Several years ago, I introduced the idea of a Nakba commemoration to my progressive synagogue in Philadelphia. The response was a stunning barometer of the work ahead. “It’s too bad the Nakba has to fall on Israel Independence Day. That’s The Day for celebrating the Jewish state. It’s not a day to talk about Palestinians.” Fast forward six years: an orange flier neatly tucked inside this month’s synagogue newsletter is headlined “Yom Ha’Atzma-ut al Naqba Commemoration” on April 16, 2010.
The winds are shifting, but the sailing is by no means smooth. Just yesterday attending a congregational bat mitzvah, I inadvertently seated myself among the pro-Israel camp. Greetings were strained. I like these people. Prior to my coming-out as an anti-Zionist, they liked me too. Now I am seen as one of “those people” who insists on bringing up the “N” word each year as we plan for Yom Ha’Atzmuut (Israel Independence Day).
Like many Jews, even within the progressive community, my co-congregants may know but refuse to talk about the “N” word. The Nakba, or “catastrophe,” names the Palestinian experience in 1948. Expulsion and transfer from their homes in historic Palestine allowed for the creation of Israel as a Jewish state. Simply put, the Nakba was and is the dark side of Jewish statehood.
Nakbaphobia – Jewish fear of acknowledging and taking responsibility for the irrefutable historical record of the Palestinian experience in 1948 – must be confronted. As victims of historic injustice, Jews resist seeing ourselves as perpetrators and oppressors. Our post-holocaust mantra “Never again,” has emboldened Israeli militarism while numbing our senses, blinding much of the Jewish community to the ethical tradition of Judaism as well as the humanity of Palestinians.
The systematic plan to depopulate the land of Arabs in order to secure a Jewish national homeland has over time morphed into an effective apartheid state in the territory between the Mediterranean Sea and the Jordan River, and the continuing exile of Palestinians in Diaspora who now number in the millions. Technologically as well as culturally rich, Israel holds itself out as a homeland for Jews worldwide. Third generation Palestinians grow up in refugee camps or live under a brutal military occupation. And Palestinians within Israel are governed by separate but unequal laws, schools, and social services. In broad daylight the whole world watches an ongoing Nakba in 2010 – Israeli confiscation of Palestinian land, resources and culture.
The success of the Zionist project has been accomplished and is maintained by U.S. tax dollars and at the expense of the Palestinian people. An Orwellian reframing of reality defines as necessary for its security the very ‘facts on the ground’ that make Israelis unsafe. The routine mistreatment and collective punishment of Palestinians is immoral, illegal, and unjustifiable. Further, to not see the humanity of an entire people is blatant racism.
The concern for Jewish survival which catalyzed the early Zionist movement is a concern in 2010, but for very different reasons. The big lies embedded in the foundational myths of 1948 have been passed down as historical truth. In addition to causing irreparable harm to Palestinians, this denial of historical truths and perpetration of current injustice corrode the integrity of Judaism and imperil Jewish survival. Zionism is not Judaism, never was, and becomes less so every day. By conflating Zionism and Judaism, the deck is stacked against truth-telling as well as justice. And both Zionism and Judaism each suffer from having lost its moral compass.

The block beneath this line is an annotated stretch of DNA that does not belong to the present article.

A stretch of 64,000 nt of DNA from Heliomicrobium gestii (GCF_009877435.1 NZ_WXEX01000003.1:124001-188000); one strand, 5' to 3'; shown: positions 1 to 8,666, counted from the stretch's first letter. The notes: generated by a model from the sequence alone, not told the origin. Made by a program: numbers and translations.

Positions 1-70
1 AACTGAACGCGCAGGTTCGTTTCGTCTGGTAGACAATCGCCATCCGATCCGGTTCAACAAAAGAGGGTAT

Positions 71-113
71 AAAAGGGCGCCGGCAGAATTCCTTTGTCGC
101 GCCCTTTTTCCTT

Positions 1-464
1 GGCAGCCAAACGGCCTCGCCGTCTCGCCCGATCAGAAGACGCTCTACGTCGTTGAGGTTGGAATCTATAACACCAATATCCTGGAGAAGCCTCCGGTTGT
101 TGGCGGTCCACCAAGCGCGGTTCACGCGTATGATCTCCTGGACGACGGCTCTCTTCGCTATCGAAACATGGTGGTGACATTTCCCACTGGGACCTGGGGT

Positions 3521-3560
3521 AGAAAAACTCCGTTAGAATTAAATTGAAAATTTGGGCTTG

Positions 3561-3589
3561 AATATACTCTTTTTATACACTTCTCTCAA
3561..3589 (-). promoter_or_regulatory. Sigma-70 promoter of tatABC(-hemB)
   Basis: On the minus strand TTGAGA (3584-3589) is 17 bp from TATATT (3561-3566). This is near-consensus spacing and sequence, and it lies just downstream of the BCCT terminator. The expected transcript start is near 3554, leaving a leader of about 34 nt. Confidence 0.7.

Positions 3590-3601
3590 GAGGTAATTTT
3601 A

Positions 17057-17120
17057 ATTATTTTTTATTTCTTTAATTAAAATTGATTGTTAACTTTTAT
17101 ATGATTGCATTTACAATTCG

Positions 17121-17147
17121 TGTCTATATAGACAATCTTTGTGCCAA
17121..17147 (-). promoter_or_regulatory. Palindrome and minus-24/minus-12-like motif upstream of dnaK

Jewish statehood was achieved through the ethnic cleansing of another people. To celebrate Israel without regard for its impact on the indigenous people of Palestine is un-Jewish. It is indeed challenging for our psyche to accommodate both the Nakba and Israel Independence Day. Yes, of course Jews who commemorate the Nakba spark cognitive dissonance that likely diminishes the celebratory spirit of Israel Independence Day. As well it should.
“I’m sorry!” is bedrock in Jewish tradition. Taking responsibility for Israeli actions in 1948 is an al chet moment. Naming what we are sorry for, the wrongs we have committed, and turning toward healing is what Jews have done on Yom Kippur for millennia. Doing so in this instance would not diminish Israel. Rather, by claiming our collective humanity, we increase the likelihood of a just peace with our neighbors.
What I want to say to my Jewish friends is this: What was done to the Palestinian people in 1948 was not okay. The Nakba was our doing. Failure to name it, to take responsibility for it, to apologize, and to find a different path, may yet be our undoing.
And as for the Nakba remembrance that I mentioned at the start: It is a Kabbalat Shabbat Service at Congregation Mishkan Shalom in Roxborough, PA, entitled "The Power of Memory." The title has caused a LOT of reactions as you might guess. It remains to be seen what the program will be like, who will come, etc. But this is a huge step!
The flier reads "Were you present on the day in 1948 when the State of Israel was declared an independent state? Do you have family stories about the day? 5 Iyar, 5708 (May 14 1948) was experienced by many Jews as a day of overwhelming joy, by some as a day like any other, and by some as a worrisome moment in our history. By many Palestinians, it was seen as al-Naqba,a day of catastrophe, of being forced to leave their homes and communities. Each year we try to honor the experiences that diverse people had as we reach this day on our calendar. On Friday, April 16, we will open the floor to those who want to share their own memories, the memories of others they know or have learned. Join us to share your stories and to honor the memories of others."